In the United States, women have until recently made up just 10.9% of the construction workforce, with a mere 2.5% holding trades positions. The majority of women in construction, approximately 90%, are confined to office jobs. Similarly, in Canada, women represent only 13% of the construction workforce and comprise just 5% of on-site tradespeople, according to a recent report by BuildForce Canada. However, there is good news in this data. In 2022, the number of women in construction in the US hit the 1 million mark, a first since data started being collected in 1964, bringing the total number of women in the construction workforce to 14%. However, before last year, the number of women in construction hovered between 9 and 10 percent for 25 years.
To address this disparity, mentorship and sponsorship programs have proven to be effective strategies. Mentorship provides invaluable guidance and support, while sponsorship takes it a step further by leveraging the sponsor’s influence and reputation to actively advocate for women and create opportunities for them.
Voria emphasizes that the choice to foster a diverse workplace is not merely altruistic, but it is good for business as well. The labour shortage is the biggest problem facing the Canadian construction industry today. In fact, a recent study states that 91% of construction crews report moderate to high levels of difficulty finding skilled workers; 45% of contractors report turning down work due to skilled labour shortages. We can help fill this gap by continuing to draw on hiring from populations that have previously been left out of the industry.
Promoting Equality and Breaking Biases
Promoting equality and breaking biases within the construction industry is crucial for attracting and retaining diverse talent. Procore acknowledges the importance of educating men in the industry to overcome biases and stereotypes about women. Procore encourages mentorship and sponsorship programs where men actively participate in supporting and sponsoring women, particularly in a male-dominated industry like construction. By leveraging their influence, men can help open doors for women and drive meaningful change.
“In order to truly move the needle, we need our male counterparts to actively participate in the dialogue and to help open doors for women in this industry,” says Voria.
Bias also manifests in the lack of promotions to leadership roles for women. Procore recognizes the need for better access to networks that can share resources, career opportunities, and support at different stages of life. By fostering such networks and promoting the visibility of women’s achievements, biases can be mitigated, and women can envision a future of growth and success within the industry.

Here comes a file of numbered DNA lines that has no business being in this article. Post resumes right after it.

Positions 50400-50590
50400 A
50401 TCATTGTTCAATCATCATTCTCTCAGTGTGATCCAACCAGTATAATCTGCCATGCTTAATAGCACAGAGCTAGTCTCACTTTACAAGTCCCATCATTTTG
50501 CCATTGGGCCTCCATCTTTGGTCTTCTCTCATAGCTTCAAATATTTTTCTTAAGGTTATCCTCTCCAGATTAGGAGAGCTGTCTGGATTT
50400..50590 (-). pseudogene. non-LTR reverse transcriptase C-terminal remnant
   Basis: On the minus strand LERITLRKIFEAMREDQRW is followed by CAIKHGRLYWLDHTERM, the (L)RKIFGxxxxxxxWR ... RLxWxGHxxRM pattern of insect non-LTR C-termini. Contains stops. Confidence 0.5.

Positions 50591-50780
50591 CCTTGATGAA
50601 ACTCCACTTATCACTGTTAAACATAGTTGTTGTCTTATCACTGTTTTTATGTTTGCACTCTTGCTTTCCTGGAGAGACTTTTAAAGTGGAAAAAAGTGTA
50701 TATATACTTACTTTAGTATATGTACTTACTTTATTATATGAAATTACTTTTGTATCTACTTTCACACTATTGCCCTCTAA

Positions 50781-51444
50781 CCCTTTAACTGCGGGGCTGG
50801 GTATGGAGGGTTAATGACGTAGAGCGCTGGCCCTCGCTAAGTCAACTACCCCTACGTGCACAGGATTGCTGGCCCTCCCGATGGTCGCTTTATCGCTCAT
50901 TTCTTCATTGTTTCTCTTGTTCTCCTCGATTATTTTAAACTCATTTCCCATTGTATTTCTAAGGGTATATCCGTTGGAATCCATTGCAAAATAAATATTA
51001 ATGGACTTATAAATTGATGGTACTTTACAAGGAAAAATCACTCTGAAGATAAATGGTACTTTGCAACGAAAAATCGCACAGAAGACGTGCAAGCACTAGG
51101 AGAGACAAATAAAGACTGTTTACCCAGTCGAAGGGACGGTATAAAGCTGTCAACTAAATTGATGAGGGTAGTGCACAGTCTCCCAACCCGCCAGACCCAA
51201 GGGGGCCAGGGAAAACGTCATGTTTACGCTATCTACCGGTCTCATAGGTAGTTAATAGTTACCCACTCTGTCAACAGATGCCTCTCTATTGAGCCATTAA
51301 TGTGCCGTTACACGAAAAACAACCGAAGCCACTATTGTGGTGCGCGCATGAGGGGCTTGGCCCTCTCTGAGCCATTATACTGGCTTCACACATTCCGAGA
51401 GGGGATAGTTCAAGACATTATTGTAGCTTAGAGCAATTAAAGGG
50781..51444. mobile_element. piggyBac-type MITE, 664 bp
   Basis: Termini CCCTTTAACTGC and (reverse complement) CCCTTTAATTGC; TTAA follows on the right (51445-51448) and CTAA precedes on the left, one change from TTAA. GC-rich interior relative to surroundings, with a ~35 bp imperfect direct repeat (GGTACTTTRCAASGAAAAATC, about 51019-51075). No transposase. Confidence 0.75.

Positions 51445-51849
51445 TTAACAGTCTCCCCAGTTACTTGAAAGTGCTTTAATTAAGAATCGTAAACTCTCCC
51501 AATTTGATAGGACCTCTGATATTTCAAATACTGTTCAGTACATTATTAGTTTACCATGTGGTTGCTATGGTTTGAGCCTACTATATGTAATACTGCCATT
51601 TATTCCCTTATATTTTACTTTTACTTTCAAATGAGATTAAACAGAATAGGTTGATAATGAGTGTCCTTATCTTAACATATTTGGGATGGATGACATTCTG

Education plays a crucial role in reshaping the construction industry and attracting more diverse talent. Procore is actively involved in reshaping education by providing free access to their software to universities and colleges, helping professors prepare students for the modern jobsite. They also offer continuing education courses that allow construction professionals to gain new knowledge and stay up-to-date with industry trends.
Voria says, “Through our Continuing Education (CE) program, we help construction professionals gain new knowledge and learn about current and future trends in the industry. All Procore Continuing Education courses qualify for CE credit to help professionals fulfill their continuing education requirements for related professional organizations.”
Detailing Procore’s accomplishments in the sphere of education, she adds, “Since 2015, we’ve provided 230+ universities/colleges (11 in Canada such as Southern Alberta Institute of Technology (SAIT), New Brunswick Community College, George Brown College, Cégep du Vieux-Montréal, (among others) with free access to our software to help professors prepare students for the modern jobsite. In 2021, we donated US$250,000 to a newly-created HBCU Scholarship Fund we launched in partnership with the Association of General Contractors of America to assist Black and other disadvantaged minority students studying construction at historically Black colleges and universities (HBCUs).”
Ultimately, Procore’s Women’s Impact Network and their comprehensive initiatives demonstrate a pioneering commitment to inclusion and empowerment of women in the construction industry. Through their efforts, Procore is making a significant impact by connecting women, challenging biases, promoting equality, and reshaping education, ultimately paving the way for a more diverse and thriving construction industry.